Born May 5, 1815, in Paris; died there Jan. 23, 1888. French playwright; member of the Académie Française (1880).
Labiche, the son of a rentier, graduated from the Higher School of Law. He made his literary debut in 1835, and his comedy A Basin of Water was staged in 1837. In 1839 he published the novel Sketches of Mores: Wanderings. Labiche wrote many of his numerous vaudevilles and farces with collaborators (E. Augier, A. Delacour, or E. Martin). The Italian Straw Hat was his first great success (1851). Another popular play was Le Voyage de M. Perrichon (1860).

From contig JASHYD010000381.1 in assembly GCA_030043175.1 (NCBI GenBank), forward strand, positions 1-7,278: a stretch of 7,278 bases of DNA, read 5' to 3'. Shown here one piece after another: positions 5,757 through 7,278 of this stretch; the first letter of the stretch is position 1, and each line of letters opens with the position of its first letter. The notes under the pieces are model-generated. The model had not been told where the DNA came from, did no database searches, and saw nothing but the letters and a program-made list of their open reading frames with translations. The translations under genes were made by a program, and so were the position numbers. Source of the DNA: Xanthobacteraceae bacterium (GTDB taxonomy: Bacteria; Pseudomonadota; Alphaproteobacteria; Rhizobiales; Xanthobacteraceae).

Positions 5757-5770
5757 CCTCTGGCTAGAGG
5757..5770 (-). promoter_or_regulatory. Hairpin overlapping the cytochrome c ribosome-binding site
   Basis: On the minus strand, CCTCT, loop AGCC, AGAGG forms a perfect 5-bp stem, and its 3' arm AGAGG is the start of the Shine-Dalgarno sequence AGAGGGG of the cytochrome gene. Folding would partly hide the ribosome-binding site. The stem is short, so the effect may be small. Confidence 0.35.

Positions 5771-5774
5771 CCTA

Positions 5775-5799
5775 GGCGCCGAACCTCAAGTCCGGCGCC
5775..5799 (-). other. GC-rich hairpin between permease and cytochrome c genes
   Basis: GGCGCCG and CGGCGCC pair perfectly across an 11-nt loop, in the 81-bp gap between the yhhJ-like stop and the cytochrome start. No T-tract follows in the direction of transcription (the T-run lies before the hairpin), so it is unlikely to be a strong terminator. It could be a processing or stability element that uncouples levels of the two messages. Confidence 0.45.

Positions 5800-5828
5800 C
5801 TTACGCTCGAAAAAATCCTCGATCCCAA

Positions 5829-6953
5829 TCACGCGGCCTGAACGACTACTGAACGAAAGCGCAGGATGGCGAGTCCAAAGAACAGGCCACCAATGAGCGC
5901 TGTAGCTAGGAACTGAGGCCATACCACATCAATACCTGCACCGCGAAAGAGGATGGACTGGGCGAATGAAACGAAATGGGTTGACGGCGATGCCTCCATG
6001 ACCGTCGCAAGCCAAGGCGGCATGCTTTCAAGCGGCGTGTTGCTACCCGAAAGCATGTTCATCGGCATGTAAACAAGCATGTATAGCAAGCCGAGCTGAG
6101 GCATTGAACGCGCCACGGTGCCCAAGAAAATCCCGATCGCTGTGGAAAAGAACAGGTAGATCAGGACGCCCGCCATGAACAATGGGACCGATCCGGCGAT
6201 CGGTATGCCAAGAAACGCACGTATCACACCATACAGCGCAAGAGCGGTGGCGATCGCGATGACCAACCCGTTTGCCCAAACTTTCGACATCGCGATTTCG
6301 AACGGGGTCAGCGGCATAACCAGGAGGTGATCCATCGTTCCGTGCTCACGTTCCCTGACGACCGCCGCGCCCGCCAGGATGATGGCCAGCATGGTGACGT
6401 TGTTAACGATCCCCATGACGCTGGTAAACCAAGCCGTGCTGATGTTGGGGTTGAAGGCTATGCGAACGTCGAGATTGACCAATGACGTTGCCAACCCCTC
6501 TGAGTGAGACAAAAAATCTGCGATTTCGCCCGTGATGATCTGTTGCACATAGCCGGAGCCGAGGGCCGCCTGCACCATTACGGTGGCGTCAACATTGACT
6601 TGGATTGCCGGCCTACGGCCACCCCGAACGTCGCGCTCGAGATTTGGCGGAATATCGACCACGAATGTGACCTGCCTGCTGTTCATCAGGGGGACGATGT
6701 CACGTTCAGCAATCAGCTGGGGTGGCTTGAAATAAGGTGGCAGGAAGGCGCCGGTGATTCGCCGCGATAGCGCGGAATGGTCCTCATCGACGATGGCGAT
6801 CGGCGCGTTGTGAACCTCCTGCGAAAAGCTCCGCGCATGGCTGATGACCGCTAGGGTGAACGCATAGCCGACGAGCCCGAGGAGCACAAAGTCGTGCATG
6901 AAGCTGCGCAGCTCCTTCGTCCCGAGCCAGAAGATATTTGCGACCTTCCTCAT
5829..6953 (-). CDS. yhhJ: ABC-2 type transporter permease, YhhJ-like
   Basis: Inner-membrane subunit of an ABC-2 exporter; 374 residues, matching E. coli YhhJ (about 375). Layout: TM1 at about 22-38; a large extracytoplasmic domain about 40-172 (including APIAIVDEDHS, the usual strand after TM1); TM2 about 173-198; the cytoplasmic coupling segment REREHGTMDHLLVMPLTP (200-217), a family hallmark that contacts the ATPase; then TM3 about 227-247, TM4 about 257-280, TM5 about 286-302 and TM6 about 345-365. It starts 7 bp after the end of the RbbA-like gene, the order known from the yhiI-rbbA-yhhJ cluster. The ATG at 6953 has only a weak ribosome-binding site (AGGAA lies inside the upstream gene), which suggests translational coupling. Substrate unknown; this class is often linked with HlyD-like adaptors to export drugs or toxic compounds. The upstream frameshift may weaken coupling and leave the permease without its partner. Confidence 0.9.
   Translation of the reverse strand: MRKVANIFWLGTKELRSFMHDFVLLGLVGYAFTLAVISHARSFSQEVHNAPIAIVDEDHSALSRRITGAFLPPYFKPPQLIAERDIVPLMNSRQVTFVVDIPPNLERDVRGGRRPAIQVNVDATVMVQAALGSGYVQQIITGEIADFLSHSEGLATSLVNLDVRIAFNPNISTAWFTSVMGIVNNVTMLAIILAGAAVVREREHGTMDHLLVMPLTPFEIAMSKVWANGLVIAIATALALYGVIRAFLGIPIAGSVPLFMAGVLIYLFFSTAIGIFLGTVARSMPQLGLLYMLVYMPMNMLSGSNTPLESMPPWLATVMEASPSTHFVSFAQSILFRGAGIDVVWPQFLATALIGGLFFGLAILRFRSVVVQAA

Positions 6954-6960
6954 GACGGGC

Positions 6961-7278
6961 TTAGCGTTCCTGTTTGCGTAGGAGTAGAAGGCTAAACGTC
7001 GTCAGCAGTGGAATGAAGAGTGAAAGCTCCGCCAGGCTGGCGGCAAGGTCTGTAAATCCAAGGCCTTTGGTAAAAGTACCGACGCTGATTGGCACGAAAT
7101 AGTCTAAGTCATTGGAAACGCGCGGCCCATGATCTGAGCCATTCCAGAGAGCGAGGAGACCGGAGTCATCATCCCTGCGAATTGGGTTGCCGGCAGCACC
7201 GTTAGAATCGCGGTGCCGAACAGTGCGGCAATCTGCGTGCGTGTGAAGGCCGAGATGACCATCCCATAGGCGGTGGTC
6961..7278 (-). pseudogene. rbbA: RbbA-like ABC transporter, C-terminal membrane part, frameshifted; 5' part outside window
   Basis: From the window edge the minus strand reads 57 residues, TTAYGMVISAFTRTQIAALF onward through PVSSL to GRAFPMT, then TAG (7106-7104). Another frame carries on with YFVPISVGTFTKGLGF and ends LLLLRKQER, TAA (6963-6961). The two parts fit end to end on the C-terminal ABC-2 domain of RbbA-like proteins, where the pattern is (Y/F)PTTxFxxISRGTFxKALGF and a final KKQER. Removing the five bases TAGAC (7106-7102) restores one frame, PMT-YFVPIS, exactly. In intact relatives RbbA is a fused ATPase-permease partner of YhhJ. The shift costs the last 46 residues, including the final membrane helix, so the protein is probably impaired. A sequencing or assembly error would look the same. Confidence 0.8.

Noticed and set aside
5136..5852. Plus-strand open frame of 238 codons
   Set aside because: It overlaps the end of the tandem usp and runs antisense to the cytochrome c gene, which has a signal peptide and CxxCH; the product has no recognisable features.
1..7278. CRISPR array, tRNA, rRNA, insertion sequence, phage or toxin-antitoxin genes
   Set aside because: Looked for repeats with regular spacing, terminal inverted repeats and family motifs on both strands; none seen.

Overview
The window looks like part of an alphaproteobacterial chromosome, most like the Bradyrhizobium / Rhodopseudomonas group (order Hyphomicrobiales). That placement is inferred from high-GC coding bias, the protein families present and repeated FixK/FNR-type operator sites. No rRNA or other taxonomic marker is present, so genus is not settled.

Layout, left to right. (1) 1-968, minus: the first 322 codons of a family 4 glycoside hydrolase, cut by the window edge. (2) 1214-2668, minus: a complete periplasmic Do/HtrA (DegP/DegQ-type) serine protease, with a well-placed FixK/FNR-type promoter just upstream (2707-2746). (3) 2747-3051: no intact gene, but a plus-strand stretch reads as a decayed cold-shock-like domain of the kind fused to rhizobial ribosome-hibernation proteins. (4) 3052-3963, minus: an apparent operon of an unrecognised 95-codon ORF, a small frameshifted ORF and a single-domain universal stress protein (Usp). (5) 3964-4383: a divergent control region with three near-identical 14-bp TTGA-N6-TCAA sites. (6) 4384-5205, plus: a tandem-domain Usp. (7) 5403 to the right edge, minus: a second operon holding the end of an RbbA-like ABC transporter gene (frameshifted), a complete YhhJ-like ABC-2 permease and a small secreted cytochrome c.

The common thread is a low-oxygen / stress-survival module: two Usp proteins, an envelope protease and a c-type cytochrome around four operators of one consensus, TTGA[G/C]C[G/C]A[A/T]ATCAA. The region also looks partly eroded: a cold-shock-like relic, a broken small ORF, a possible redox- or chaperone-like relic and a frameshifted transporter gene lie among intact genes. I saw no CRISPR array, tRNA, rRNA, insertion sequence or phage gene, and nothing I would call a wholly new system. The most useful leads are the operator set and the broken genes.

His sharply critical plays present a lively portrayal of the characters of the limited, hypocritical, and calculating rentier class. Unexpected turns of plot, witty dialogue, and comic situations contributed to Labiche’s fame as the “king of vaudeville.” His best realistic comedies also became a part of the repertories of many of the world’s theaters. Labiche’s plays were produced in prerevolutionary Russia and are staged in Soviet times.
WORKSNouveau Théâtre choisi. [Paris, 1960.] (Bibliography.)
In Russian translation:
P’esy. Preface by V. Vladimirov. Moscow, 1959.
REFERENCESSoupault, P. Eugène Labiche, sa vie, son oeuvre. Paris, 1945.
Labiche. Brussels, 1965. (Les Bibliographies du Centre National de Bibliographie: Mundaneum, 1965, no. 24a.)
M. A. GOL’DMAN